Tackling Airport AnxietyBy Charlotte Downes -
Airports put everyone on edge and, for anxiety sufferers, that’s magnified tenfold. However, from my experience, UK airports have measures in place to make travel as manageable as possible, getting your trip off to a good start. You can avoid crowds and corridors and queues which can be so unsettling in an unfamiliar environment. It doesn’t always sit well asking for assistance when you’re fully mobile - it can be embarrassing and feel disrespectful towards people with “real problems” – but the impact a bit of guidance can have on your trip makes it worthwhile.
My first experience was at Bristol airport: it was less Special Assistance, more VIP treatment. I arrived at the Assistance desk, handed over my documents (and any responsibility); was led through security; then showed a separate waiting area from which I would be taken to the plane. I was given a pick up time, leaving me free to use the bathroom and go to Claire’s Accessories without obsessively checking the departure board. I had my own minibus to the aircraft with my friend and they got us on the plane and sat down before loading other passengers. This removed any worries about having enough space for our cabin bags; hitting other passengers in the face as we put our bags up; the climb/squish/stand up dilemma when someone else is joining your row…. It also helped when they tried to separate my friend and I due to a mistake with seat allocations: the ‘SA’ on my ticket meant this was not possible and we could therefore avoid the arguments and the outrage.
We were allocated the back row and this made the flight much more relaxing; the front row has much the same effect. I look forward to the arrival of the refreshments trolley, but it can be a claustrophobic nightmare. In future, I may splash out on a seat reservation just to ensure that I can see the trolley arriving and it can get straight past me, leaving my row clear. These seem like such small things, and to the airport staff they are really no effort. For me, it made the world of difference.
Gatwick was infinitely more manageable with someone guiding me through the airport. Once I explained that I could walk just fine but needed someone to accompany me to the gate, I was taken to a shorter security queue and through to departures where, once more, I was shown a separate seating area and given a buzzer which would go off when someone was waiting there to take me to the gate. I got a bit nervous as I heard people talking about delays and cancellations to other cities but felt safer in the knowledge that as soon as any information pertaining to my flight came up, somebody would seek me out. Also, because I was wearing my buzzer around my neck on a lanyard, I got a staff discount in Pret, which has made me happy ever since! It’s the little things.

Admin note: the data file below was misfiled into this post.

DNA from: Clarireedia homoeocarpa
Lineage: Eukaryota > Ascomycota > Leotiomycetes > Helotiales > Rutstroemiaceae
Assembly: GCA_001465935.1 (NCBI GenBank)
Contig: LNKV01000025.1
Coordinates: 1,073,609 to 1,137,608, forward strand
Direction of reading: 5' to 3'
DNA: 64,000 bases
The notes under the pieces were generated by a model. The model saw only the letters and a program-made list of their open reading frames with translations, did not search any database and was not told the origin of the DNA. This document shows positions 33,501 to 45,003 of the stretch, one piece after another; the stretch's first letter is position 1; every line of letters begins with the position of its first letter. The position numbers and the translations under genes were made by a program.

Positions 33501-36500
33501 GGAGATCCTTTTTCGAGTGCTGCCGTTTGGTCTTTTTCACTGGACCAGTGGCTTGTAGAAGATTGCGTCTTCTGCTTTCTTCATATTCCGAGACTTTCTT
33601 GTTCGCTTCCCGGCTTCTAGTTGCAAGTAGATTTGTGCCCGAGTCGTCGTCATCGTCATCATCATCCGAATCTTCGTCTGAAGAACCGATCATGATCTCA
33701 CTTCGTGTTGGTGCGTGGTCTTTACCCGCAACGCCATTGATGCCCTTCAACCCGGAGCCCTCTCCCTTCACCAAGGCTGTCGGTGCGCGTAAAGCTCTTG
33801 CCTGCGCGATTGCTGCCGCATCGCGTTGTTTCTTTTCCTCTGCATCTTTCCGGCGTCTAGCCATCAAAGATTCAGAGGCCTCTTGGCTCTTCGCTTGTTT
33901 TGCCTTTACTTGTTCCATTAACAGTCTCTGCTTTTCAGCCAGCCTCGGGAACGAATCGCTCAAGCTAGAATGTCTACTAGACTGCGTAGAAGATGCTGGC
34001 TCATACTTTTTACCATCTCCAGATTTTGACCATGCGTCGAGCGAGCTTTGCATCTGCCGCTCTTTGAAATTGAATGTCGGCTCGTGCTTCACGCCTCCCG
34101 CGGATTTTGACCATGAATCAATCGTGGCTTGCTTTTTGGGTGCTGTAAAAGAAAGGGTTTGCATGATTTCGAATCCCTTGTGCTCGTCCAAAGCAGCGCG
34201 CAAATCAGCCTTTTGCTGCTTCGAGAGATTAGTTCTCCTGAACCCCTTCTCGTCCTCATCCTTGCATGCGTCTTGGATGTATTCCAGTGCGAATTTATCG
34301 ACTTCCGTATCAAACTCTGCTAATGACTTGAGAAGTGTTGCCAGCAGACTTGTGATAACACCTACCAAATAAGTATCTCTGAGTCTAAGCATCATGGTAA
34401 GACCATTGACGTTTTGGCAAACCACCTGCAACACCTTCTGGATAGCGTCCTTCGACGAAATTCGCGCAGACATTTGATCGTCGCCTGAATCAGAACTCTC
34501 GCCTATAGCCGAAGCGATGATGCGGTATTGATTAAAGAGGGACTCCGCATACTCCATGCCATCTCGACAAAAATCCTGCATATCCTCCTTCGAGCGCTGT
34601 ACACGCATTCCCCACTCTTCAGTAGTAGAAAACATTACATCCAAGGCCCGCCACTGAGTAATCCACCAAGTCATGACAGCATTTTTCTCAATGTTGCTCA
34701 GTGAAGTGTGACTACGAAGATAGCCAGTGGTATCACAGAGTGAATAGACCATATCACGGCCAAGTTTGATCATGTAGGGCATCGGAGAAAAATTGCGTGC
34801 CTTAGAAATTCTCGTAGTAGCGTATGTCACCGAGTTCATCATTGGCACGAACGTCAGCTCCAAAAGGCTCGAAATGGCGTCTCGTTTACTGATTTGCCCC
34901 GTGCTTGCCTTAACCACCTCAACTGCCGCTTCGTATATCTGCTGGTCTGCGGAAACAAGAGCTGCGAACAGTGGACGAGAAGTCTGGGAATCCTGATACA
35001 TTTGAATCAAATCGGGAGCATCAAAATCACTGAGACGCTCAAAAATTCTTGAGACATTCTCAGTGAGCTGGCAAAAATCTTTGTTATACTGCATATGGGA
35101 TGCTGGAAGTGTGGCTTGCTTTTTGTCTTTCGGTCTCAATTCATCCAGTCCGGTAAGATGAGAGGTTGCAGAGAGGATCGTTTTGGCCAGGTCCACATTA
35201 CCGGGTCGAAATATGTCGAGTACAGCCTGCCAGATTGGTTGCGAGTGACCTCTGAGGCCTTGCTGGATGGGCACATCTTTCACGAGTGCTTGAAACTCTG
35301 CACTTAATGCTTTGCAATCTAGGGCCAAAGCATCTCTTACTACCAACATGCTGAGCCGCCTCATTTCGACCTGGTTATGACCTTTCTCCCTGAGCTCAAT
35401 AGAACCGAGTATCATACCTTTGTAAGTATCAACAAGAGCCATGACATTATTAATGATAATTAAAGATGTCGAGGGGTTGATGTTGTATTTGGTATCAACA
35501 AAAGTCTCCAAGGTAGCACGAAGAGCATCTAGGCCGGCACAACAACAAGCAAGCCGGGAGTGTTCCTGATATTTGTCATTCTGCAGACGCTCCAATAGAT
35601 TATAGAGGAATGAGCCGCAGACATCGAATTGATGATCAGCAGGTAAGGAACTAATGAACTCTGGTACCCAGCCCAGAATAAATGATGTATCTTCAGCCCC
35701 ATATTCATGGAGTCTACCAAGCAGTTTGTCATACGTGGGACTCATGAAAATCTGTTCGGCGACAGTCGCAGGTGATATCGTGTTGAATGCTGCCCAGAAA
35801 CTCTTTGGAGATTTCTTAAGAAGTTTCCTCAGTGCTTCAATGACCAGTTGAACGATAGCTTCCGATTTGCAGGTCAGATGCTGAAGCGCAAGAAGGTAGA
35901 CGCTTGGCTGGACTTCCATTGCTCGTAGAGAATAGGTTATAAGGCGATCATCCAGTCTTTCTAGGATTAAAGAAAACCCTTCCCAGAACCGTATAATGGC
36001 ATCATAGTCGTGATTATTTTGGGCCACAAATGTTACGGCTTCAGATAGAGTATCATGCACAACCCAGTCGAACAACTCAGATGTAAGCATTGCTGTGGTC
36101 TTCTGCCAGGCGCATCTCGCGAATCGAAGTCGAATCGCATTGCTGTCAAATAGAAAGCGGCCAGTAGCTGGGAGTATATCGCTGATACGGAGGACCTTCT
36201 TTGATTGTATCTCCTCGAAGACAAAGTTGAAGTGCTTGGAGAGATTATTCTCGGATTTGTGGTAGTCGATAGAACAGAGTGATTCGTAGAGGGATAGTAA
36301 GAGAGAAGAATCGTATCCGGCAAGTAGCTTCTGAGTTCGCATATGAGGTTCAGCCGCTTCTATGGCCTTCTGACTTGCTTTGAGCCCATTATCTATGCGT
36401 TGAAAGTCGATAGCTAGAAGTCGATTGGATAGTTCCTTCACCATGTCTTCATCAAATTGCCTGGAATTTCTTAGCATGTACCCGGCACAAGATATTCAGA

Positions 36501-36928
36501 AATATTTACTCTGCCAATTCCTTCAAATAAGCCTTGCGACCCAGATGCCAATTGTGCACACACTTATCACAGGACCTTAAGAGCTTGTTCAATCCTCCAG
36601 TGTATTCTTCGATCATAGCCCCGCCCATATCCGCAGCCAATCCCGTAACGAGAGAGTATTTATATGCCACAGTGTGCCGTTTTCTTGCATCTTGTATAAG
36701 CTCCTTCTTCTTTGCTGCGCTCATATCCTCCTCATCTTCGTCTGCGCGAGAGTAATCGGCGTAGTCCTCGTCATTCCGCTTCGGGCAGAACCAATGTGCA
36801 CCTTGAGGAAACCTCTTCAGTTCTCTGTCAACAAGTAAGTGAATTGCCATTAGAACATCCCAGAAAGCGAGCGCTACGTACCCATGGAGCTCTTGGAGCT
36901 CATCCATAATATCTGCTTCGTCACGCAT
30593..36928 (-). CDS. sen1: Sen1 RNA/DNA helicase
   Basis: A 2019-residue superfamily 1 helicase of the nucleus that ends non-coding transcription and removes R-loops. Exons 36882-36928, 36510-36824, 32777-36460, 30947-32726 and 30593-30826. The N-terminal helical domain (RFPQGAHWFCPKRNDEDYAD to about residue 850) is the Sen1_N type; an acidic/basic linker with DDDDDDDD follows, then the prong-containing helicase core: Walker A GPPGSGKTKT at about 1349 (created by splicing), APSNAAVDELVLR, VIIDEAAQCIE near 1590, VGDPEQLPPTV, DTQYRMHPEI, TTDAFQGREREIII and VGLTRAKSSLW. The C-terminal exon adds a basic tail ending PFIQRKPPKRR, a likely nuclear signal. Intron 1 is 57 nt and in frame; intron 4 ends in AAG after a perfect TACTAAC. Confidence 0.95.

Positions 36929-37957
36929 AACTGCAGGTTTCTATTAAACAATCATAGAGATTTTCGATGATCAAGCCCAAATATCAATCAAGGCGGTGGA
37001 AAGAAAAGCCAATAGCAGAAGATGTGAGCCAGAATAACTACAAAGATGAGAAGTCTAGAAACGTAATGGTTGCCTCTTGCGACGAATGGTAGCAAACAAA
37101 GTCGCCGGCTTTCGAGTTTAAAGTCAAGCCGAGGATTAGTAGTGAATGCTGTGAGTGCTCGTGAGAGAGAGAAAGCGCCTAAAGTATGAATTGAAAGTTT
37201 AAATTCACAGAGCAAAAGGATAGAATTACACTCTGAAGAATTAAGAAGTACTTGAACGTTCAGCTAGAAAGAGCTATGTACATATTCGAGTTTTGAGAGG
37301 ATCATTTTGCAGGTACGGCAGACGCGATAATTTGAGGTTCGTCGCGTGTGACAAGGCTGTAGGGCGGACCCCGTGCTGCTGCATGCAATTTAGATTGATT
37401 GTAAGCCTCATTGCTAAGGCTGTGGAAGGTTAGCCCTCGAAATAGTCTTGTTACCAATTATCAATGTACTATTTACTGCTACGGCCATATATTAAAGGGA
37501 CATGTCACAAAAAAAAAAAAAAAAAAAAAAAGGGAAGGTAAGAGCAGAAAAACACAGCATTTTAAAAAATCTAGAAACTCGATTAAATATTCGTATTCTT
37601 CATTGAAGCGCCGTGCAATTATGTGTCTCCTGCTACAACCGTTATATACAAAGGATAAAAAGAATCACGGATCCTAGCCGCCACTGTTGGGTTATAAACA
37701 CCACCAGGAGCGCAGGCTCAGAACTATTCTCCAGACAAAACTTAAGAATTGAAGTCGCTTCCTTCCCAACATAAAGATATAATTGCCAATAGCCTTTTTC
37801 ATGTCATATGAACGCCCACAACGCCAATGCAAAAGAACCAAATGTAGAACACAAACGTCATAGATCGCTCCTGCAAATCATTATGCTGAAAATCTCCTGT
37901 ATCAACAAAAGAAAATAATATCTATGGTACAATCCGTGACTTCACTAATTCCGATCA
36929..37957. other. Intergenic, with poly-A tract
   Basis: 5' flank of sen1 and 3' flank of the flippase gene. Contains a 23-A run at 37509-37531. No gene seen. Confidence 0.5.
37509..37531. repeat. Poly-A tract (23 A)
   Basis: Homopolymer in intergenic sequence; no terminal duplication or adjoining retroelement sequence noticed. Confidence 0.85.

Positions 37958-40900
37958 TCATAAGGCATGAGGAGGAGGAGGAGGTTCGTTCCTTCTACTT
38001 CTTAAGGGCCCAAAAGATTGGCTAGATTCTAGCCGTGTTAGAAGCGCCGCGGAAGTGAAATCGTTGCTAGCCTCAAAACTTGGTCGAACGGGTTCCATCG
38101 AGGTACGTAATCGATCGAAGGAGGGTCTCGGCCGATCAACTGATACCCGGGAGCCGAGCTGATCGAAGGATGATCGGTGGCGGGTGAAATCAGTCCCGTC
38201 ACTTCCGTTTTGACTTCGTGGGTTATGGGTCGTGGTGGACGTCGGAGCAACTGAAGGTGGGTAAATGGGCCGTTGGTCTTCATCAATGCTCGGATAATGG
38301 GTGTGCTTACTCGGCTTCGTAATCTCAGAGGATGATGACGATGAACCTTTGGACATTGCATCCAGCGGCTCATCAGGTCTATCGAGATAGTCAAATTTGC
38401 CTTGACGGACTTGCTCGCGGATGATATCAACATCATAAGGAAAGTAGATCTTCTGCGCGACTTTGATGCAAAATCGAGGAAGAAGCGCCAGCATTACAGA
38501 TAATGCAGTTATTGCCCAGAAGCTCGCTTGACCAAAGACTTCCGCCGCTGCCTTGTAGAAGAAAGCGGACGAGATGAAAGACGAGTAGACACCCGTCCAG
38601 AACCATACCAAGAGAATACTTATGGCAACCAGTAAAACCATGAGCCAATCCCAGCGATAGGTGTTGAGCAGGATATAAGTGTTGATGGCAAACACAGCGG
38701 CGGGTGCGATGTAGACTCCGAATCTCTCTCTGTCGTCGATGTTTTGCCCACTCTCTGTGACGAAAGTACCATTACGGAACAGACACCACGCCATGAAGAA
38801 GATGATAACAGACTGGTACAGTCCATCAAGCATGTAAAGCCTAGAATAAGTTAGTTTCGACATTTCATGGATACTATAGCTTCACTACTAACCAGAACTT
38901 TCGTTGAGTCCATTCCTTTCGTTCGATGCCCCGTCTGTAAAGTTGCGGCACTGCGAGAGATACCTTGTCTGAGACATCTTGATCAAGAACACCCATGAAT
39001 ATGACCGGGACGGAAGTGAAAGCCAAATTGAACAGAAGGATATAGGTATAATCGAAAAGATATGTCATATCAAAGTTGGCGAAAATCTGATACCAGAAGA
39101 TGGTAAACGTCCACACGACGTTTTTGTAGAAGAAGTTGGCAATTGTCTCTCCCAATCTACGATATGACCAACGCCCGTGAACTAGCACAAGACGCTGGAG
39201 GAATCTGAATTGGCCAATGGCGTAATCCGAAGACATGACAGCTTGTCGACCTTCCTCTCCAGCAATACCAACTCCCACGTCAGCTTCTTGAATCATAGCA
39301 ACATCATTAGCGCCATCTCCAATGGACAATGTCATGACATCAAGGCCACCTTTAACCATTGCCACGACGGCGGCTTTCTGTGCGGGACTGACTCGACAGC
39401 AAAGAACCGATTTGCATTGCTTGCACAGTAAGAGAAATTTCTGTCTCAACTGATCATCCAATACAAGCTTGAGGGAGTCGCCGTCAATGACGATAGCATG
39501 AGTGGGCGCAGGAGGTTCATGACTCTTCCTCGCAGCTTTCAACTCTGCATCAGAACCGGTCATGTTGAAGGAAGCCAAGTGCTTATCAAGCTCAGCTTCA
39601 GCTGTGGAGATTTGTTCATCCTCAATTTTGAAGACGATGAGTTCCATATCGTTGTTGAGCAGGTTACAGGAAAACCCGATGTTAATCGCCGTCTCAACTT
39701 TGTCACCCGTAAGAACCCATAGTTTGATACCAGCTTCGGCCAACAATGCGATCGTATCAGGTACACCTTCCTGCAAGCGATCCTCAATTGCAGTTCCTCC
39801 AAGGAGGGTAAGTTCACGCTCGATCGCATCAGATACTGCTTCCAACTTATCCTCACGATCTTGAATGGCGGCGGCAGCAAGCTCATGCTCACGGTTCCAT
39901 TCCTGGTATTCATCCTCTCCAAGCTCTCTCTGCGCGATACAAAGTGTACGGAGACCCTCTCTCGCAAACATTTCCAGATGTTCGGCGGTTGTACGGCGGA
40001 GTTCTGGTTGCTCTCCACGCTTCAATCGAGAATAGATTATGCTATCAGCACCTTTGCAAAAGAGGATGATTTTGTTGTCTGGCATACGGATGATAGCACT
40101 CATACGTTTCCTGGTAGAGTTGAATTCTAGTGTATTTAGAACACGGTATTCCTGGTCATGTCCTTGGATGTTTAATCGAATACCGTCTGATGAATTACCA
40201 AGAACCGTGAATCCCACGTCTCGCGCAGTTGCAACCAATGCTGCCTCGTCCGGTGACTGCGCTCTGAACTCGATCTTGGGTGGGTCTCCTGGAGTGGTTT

In stressful environments like airports, I can’t always see or walk properly. I was thrilled when one of those airport buggies arrived to take me to the gate. Again, my friend and I waited in a shorter queue and were taken to sit by the door while waiting to board. It’s important to be assertive when you arrive at the gate; if you feel it helps getting on the plane before people start pushing to get to their seats, you should learn not to feel bad making your way to the front of the queue/mob. People swarm towards the door as soon as it opened and when there are no visible signs of illness, people won’t instinctively let you through – although even when I’ve been pushing a wheelchair I’ve had people in such a hurry to get to where they were going they’ve climbed over the massive back wheel while I was in transit.
It’s important to have things to look forward to, and holidays break up successive doctor’s appointments nicely. But when taking the bus makes you feel dizzy – and actually even getting up to go to the toilet is too much effort – how are you supposed to get to an airport and go through the necessary “holidaymin”, while also managing to enjoy yourself? Sometimes, it feels like cheating to request Special Assistance when able bodied, and you often to explain that ‘Assistance’ doesn’t always mean ‘wheelchair’. (Especially through a language barrier – what is the Czech for ‘I can walk fine, I just panic in queues’?) Although airports are stressful at the best of times, it really does help to get some of that pressure taken off.